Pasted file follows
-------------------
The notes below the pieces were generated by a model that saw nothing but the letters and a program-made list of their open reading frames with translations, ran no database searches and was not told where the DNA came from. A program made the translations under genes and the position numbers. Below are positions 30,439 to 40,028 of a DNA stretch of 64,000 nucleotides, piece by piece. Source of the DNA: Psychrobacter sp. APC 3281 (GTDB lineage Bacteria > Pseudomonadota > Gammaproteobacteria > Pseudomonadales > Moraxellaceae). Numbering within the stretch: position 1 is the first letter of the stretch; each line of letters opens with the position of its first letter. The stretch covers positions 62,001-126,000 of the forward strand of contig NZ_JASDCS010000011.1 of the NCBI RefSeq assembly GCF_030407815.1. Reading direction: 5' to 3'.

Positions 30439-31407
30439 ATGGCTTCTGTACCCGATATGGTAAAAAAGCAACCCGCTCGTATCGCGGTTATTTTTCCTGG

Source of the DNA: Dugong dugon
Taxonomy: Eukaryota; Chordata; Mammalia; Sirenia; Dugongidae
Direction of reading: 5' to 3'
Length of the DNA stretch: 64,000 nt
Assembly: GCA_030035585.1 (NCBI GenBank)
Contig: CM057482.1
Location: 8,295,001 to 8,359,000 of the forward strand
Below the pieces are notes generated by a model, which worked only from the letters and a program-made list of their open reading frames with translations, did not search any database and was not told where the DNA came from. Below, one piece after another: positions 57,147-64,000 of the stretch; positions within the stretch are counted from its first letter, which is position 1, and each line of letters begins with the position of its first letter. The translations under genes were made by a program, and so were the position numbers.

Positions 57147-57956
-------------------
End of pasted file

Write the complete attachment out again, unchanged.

The notes below the pieces were generated by a model that saw nothing but the letters and a program-made list of their open reading frames with translations, ran no database searches and was not told where the DNA came from. A program made the translations under genes and the position numbers. Below are positions 30,439 to 40,028 of a DNA stretch of 64,000 nucleotides, piece by piece. Source of the DNA: Psychrobacter sp. APC 3281 (GTDB lineage Bacteria > Pseudomonadota > Gammaproteobacteria > Pseudomonadales > Moraxellaceae). Numbering within the stretch: position 1 is the first letter of the stretch; each line of letters opens with the position of its first letter. The stretch covers positions 62,001-126,000 of the forward strand of contig NZ_JASDCS010000011.1 of the NCBI RefSeq assembly GCF_030407815.1. Reading direction: 5' to 3'.

Positions 30439-31407
30439 ATGGCTTCTGTACCCGATATGGTAAAAAAGCAACCCGCTCGTATCGCGGTTATTTTTCCTGG

Source of the DNA: Dugong dugon
Taxonomy: Eukaryota; Chordata; Mammalia; Sirenia; Dugongidae
Direction of reading: 5' to 3'
Length of the DNA stretch: 64,000 nt
Assembly: GCA_030035585.1 (NCBI GenBank)
Contig: CM057482.1
Location: 8,295,001 to 8,359,000 of the forward strand
Below the pieces are notes generated by a model, which worked only from the letters and a program-made list of their open reading frames with translations, did not search any database and was not told where the DNA came from. Below, one piece after another: positions 57,147-64,000 of the stretch; positions within the stretch are counted from its first letter, which is position 1, and each line of letters begins with the position of its first letter. The translations under genes were made by a program, and so were the position numbers.

Positions 57147-57956